Trends of 7-day extreme (1 yr or >): 1931-96
3 and 1-day extremes were similar
Little trend in the NW. Suggesting of small increases in
western WA and decreases in western Oregon (tail
indicates significant at 5% level)
Trends in Annual Precipitation (3196)
Decreasing trends in western Washington
Trends in 7-day precip events for 1yr recurrence interval (significant with zscores greater than 1.98)
When it Rains it Pours (not reviewed) Used the
Kunkel Approach for 1-day rainfall (1948-2006)
• More over Wa, LESS over Oregon, little trend,
N. CA.
State by State Comparison
They ran contemporary dynamical downscaling (19702007):
• Hadley regional model forced by Hadley Center GCM
• WRF forced by ECHAM5 GCM
“The lack of correspondence between observed
and simulated trends for extreme precipitation
likely results from the dominance of natural
variability over anthropogenic trends during the
period 1970-2007.
Thus, the lack of correspondence between
observed and simulated trends for extreme
precipitation likely results from the dominance of
natural variability over anthropogenic trends
during the period 1970-2007.”
Are there trends in major
precipitation events?
• Mike Warner has
determined the top
50 recent (19502008) two-day
precipitation events
at stations up and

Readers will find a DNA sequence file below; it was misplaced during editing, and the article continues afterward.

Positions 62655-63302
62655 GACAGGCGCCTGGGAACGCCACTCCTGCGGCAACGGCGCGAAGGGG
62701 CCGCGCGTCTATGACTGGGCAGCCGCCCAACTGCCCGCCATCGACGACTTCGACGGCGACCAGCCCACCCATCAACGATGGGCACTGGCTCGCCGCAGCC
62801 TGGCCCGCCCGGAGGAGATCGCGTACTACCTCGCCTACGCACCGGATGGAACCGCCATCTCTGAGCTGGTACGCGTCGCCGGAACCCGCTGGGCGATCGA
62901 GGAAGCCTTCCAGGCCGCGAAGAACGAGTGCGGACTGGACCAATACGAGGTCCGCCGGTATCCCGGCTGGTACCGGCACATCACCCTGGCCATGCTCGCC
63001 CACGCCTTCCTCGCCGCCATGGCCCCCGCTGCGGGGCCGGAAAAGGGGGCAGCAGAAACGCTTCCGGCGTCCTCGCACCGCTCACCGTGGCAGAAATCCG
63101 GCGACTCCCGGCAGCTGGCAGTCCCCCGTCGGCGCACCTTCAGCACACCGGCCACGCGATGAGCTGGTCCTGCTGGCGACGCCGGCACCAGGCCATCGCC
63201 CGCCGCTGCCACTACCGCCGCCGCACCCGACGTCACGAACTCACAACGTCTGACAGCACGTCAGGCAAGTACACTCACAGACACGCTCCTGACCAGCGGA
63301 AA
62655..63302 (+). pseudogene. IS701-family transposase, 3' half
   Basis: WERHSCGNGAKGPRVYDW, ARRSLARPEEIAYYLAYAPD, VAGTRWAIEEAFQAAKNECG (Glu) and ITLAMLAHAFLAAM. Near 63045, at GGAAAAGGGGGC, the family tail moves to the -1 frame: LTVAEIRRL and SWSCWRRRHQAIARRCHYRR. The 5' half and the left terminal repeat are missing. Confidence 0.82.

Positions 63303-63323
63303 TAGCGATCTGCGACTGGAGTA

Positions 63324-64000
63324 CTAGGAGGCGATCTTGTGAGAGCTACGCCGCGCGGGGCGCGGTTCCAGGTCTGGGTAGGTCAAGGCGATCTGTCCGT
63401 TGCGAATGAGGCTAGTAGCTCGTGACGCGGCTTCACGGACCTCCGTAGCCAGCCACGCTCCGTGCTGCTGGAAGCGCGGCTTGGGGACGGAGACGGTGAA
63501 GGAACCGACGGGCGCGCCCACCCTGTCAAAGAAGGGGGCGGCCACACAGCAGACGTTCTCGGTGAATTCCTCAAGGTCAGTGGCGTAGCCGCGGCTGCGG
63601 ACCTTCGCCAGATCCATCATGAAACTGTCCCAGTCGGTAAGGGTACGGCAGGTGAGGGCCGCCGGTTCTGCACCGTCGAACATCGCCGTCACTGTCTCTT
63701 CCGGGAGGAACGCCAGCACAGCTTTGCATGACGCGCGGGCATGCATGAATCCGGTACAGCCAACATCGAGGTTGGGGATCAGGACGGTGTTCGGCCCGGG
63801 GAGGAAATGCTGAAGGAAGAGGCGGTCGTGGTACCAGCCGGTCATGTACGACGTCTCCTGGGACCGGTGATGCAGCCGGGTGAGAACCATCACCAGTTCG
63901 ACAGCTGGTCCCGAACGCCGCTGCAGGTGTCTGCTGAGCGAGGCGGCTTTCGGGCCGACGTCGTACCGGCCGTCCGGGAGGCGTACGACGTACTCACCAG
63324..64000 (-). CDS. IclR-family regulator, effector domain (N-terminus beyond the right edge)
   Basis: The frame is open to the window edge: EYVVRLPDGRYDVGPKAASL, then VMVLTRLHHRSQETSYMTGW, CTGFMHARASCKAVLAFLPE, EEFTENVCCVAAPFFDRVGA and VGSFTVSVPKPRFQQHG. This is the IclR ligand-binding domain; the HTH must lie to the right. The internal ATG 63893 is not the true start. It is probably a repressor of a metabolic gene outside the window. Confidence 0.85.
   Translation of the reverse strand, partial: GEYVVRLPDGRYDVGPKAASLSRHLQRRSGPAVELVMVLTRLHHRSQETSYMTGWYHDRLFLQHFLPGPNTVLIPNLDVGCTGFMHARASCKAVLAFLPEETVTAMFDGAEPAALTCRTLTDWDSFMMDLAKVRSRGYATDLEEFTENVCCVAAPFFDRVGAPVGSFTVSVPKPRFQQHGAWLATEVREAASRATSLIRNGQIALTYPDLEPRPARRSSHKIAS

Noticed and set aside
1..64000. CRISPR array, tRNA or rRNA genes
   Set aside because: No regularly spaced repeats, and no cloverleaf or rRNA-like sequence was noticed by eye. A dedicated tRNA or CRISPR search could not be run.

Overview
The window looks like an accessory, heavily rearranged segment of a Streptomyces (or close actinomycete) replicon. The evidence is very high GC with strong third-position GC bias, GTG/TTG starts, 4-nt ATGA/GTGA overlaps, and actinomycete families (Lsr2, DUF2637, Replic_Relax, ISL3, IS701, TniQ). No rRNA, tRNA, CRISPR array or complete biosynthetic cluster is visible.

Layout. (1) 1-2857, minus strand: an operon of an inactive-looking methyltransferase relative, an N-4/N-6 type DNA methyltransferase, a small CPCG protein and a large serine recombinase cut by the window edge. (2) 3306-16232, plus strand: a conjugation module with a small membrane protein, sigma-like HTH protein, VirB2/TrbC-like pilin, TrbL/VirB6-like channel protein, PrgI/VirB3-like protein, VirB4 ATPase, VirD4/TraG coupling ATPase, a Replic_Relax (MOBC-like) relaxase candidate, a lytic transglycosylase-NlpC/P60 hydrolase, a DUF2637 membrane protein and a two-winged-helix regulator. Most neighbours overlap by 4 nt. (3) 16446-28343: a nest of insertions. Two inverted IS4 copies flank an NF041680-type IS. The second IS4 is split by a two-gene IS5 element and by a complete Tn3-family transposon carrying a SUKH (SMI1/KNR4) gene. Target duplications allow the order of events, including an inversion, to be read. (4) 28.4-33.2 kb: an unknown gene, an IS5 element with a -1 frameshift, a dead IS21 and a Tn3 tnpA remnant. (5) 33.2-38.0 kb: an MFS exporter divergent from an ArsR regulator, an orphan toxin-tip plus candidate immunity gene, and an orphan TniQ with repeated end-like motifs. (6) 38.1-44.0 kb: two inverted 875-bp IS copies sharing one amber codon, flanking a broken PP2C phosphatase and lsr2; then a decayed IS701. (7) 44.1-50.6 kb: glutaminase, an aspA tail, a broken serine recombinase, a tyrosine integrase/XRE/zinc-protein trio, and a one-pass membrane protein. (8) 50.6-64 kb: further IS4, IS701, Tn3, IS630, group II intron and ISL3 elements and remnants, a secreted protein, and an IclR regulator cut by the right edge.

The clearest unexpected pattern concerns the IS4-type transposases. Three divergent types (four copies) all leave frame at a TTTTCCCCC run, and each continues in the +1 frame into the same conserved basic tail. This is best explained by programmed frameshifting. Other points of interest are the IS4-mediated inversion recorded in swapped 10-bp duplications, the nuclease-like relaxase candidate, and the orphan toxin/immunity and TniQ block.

down the coast.
Top 50 Two-Day Storms!
NOTE! The 2000s are missing 2009!
South
Eureka
North
Brookings North Bend
Newport
Astoria
Forks (Twilight)
Extreme Precipitation (2-day
amounts) 60-yr Trends along the
West Coast (Adam Skalenakis)
Threedegree
latitude
avg
CA
OR
WA
BC
Trends in Maximum Annual
Streamflow
Lins, H., and J.R. Slack, 1999: Streamflow
trends in the United States. Geophysical
Research Letters, 26, 227-230
Maximum Daily Streamflow
Downward Trend in the NW
(1934-93 ,1924-93,1914-93)
Precipitation Extremes and the Impacts of Climate
Change on Stormwater Infrastructure in Washington
State
Eric A. Rosenberg, Patrick W. Keys, Derek B. Booth, David Hartley,
Jeff Burkey, Anne C. Steinemann, and Dennis
P. Lettenmaier
Precipitation Extremes and the Impacts of Climate Change on
Stormwater Infrastructure in Washington State
• Few statistically significant changes in
extreme precipitation have been observed to
date in the state’s three major metropolitan
areas, with the possible exception of the
Puget Sound.
Some Conclusions
• A variety of studies have come to same
conclusion: there is no coherent, spatially
uniform trend towards more extreme
precipitation over the region during the past
30-60 years.
• No reason to suggest, state, hint, or imply that
anthropogenic global warming is causing more
extreme precipitation in the NW.
Future Trends of Extreme
Precipitation over the Northwest
NEXT TALK!
Annual
•
DJF
Summer
Figure 11.12. Temperature and precipitation changes over North America from the
21 MMD-A1B GCM simulations. Top row: Annual mean, DJF and JJA temperature
change between 1980 to 1999 and 2080 to 2099, averaged over 21 models. Middle
row: same as top, but for fractional change in precipitation. Bottom row: number of
models out of 21 that project increases in precipitation.
Simulated seasonal precipitation changes (mm/day) from 1989-1999 to 2045-2055 from the ECHAM5MM5 regional model for a) DJF b) MAM c) JJA and d) SON
There are several other GCM-RCMdownscaling studies I could quote
• Bottom line: still a great deal of uncertainty
on the future precipitation of our region and,
even more so, the trend in extremes
• If jet stream moves northward, we could less
atmospheric rivers!